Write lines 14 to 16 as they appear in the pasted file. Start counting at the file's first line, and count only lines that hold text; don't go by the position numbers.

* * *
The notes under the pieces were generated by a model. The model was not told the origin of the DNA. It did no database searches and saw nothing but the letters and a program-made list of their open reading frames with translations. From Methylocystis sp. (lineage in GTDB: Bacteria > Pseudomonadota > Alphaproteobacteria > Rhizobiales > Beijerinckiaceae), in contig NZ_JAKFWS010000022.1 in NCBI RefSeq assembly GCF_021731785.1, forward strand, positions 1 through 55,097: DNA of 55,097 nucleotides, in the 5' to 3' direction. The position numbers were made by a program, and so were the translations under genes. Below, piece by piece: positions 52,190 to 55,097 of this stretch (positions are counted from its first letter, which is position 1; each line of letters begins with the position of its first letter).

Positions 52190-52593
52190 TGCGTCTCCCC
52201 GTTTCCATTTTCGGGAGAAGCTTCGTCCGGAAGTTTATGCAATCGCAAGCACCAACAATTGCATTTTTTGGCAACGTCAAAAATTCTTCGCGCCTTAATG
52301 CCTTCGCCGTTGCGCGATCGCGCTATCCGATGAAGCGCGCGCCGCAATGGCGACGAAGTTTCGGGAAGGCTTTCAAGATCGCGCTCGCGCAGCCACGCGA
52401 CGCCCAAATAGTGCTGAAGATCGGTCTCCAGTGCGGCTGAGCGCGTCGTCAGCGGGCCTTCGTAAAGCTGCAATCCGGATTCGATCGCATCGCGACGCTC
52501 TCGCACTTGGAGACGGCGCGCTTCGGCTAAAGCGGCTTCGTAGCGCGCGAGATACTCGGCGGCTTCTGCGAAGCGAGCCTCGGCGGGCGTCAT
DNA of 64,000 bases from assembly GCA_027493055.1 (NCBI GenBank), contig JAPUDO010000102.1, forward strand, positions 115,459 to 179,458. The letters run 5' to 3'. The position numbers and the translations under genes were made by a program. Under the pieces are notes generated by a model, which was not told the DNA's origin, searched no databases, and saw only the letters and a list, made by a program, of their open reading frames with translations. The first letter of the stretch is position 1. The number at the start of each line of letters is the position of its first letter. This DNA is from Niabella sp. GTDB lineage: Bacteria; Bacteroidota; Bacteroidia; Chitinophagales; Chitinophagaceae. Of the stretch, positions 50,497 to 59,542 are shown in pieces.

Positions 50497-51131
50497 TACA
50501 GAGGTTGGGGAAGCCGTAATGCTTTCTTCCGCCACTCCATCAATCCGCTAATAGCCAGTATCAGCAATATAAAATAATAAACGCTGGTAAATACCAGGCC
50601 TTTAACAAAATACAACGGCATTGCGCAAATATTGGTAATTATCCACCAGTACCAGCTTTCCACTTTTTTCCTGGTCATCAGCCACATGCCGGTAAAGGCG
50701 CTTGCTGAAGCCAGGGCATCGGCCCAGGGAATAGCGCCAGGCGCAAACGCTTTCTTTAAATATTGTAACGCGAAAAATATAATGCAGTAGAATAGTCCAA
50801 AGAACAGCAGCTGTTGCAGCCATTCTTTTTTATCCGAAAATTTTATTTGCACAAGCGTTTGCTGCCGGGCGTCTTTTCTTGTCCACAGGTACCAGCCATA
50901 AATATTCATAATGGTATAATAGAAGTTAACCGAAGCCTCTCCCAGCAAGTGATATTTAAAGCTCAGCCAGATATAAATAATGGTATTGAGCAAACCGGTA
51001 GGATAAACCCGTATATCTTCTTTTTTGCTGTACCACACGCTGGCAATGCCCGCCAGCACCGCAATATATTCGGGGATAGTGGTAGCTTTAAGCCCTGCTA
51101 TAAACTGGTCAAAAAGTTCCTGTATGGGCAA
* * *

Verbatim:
50801 AGAACAGCAGCTGTTGCAGCCATTCTTTTTTATCCGAAAATTTTATTTGCACAAGCGTTTGCTGCCGGGCGTCTTTTCTTGTCCACAGGTACCAGCCATA
50901 AATATTCATAATGGTATAATAGAAGTTAACCGAAGCCTCTCCCAGCAAGTGATATTTAAAGCTCAGCCAGATATAAATAATGGTATTGAGCAAACCGGTA
51001 GGATAAACCCGTATATCTTCTTTTTTGCTGTACCACACGCTGGCAATGCCCGCCAGCACCGCAATATATTCGGGGATAGTGGTAGCTTTAAGCCCTGCTA